The Tax Stands: Germany Opens Despite Tax ProtestPublished August 5, 2021 by Lee R
Germany is not altering its legislated model as the iGaming market finally opens.
Despite late opposition, Germany's 5.3% gambling tax stands as the long-awaited debut of full regulation comes into effect.
The New Market
Set to be overseen by the gambling authority of Saxony-Anhalt state, Germany's new market and licensing system is now fully open for private operators of sports betting, virtual slots and online poker across the entire federation.
Against the backdrop of the controversial 5.3% tax, all licensees will be further prohibited from advertising sports betting before or during the live sports event broadcasts, with football players and officials barred from sports betting advertising. Monthly player deposit limits are set at 1000 euros per month.
The conditions for the new Interstate Treaty on Gambling came into full force on Thursday, July 1. The designated central gambling authority in Halle of the federal state of Saxony-Anhalt has established licensing conditions for virtual slot machines and online poker, with casino games such as blackjack or roulette not covered by the licensing conditions.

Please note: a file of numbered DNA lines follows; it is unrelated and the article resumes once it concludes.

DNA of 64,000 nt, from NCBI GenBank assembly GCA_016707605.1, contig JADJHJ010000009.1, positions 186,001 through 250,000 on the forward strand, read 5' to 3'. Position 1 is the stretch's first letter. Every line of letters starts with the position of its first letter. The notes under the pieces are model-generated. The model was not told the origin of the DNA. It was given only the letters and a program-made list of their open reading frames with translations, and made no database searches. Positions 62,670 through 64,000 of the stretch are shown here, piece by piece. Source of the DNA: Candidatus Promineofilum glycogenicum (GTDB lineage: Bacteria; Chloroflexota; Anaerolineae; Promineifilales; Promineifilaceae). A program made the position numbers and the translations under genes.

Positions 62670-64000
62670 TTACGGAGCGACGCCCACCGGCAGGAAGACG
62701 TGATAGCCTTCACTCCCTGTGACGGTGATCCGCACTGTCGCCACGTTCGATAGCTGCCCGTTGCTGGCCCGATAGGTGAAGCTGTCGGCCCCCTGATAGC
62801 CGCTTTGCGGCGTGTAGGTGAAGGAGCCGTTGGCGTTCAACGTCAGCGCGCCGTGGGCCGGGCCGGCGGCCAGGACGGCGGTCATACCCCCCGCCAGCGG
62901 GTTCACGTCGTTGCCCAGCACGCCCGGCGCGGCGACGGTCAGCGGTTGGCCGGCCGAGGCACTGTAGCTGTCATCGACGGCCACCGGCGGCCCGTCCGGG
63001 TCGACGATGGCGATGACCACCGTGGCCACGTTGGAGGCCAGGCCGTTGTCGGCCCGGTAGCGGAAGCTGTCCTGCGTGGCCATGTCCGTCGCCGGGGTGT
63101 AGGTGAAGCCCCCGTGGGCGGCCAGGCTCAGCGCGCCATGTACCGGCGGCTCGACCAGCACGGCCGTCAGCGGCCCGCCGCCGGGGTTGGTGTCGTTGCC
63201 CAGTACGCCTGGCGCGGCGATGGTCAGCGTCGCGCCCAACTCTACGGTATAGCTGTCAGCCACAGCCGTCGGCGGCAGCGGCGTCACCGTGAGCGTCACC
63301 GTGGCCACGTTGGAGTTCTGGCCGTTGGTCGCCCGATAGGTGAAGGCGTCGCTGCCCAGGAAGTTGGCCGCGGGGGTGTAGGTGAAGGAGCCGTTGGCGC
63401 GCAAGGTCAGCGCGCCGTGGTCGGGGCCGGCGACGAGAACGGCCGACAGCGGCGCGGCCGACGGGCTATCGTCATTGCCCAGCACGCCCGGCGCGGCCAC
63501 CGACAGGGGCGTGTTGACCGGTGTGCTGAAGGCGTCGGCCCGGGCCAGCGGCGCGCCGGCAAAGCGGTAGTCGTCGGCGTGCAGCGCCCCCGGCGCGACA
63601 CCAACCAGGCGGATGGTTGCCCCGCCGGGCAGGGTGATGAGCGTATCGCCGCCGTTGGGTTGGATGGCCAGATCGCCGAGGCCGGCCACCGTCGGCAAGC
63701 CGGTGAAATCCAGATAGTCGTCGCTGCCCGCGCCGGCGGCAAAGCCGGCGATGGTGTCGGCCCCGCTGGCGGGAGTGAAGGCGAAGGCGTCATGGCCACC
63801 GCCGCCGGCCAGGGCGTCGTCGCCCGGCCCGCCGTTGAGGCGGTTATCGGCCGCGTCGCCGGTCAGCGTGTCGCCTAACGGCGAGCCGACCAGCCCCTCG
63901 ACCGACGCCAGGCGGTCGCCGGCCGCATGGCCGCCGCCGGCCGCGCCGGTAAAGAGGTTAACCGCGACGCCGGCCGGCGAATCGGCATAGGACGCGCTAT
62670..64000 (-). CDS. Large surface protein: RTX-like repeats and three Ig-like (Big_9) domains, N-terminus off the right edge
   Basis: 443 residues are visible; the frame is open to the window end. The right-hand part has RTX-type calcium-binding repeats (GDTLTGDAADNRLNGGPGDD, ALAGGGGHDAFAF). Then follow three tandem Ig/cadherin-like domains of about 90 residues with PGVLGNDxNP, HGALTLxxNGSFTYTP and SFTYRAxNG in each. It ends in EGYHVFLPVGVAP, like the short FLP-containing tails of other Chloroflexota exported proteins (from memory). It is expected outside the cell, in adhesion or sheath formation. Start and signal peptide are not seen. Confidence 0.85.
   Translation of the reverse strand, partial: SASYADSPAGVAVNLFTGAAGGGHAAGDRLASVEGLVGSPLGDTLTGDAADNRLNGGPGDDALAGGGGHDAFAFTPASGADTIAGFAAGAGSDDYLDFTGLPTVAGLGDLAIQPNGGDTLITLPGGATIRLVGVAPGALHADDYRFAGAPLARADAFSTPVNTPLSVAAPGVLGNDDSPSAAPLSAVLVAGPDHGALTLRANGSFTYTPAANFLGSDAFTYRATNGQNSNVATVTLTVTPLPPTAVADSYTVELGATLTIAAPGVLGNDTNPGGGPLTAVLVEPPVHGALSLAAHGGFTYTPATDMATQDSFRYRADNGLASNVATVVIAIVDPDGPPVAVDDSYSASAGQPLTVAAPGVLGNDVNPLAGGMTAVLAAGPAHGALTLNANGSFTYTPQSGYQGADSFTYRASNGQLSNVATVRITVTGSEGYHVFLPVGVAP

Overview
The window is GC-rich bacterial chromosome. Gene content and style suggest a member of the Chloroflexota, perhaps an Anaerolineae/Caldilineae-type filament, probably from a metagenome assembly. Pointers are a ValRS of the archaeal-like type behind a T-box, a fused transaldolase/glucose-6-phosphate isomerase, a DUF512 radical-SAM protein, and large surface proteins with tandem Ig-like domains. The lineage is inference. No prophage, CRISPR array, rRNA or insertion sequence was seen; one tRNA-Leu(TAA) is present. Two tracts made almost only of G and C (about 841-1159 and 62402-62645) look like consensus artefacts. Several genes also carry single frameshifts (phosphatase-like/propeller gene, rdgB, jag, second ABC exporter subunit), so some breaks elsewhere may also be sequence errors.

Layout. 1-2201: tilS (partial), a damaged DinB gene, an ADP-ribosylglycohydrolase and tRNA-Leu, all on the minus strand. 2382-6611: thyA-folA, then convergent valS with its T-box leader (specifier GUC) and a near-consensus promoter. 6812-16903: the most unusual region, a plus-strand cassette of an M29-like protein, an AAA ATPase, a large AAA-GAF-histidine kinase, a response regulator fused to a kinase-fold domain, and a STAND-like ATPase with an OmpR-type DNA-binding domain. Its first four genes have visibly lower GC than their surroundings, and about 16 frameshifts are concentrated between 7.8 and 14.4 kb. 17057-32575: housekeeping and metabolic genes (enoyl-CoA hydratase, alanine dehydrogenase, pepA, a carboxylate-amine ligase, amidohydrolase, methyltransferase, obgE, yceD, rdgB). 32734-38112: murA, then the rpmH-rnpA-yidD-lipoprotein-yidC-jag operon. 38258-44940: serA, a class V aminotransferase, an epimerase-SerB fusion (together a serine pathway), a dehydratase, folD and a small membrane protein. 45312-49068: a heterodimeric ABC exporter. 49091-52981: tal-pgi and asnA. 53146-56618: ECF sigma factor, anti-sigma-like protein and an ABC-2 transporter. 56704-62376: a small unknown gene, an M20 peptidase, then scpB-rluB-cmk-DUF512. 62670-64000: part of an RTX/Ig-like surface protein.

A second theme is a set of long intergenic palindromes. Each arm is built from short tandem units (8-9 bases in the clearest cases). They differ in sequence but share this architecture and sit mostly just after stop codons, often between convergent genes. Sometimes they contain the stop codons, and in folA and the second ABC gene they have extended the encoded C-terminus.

Operators are required to use problem gambling detection software software to identify problem behavior at the earliest stage possible. The German model will provide avenues for those identified with problem behavior to voluntarily have themselves blocked from all amusement arcades, casinos, online casinos and sports betting through the use of an expanding central player lock file called OASIS.
Applicable specifically to stakes in games of chance in online casinos analogous to racing and sports betting, the 5.3 percent tax rate initially came under fire from the German Sports Betting Association.
Concerns of players being driven to the black market at a rate of almost $1b per year, and net gain disparities between land-based and online operators calculated disparity of $354 million led the European Gaming and Betting Association (EGBA) to submit a formal state aid complaint to the European Commission in response to the 5.3% tax proposed by German Bundesrat to no avail as of yet.
The proof is only in the pudding: if the tax plays out as inequitably as opponents claim, the tax would be among the first adjustments on the table for the massive market, with some growing pains to be expected.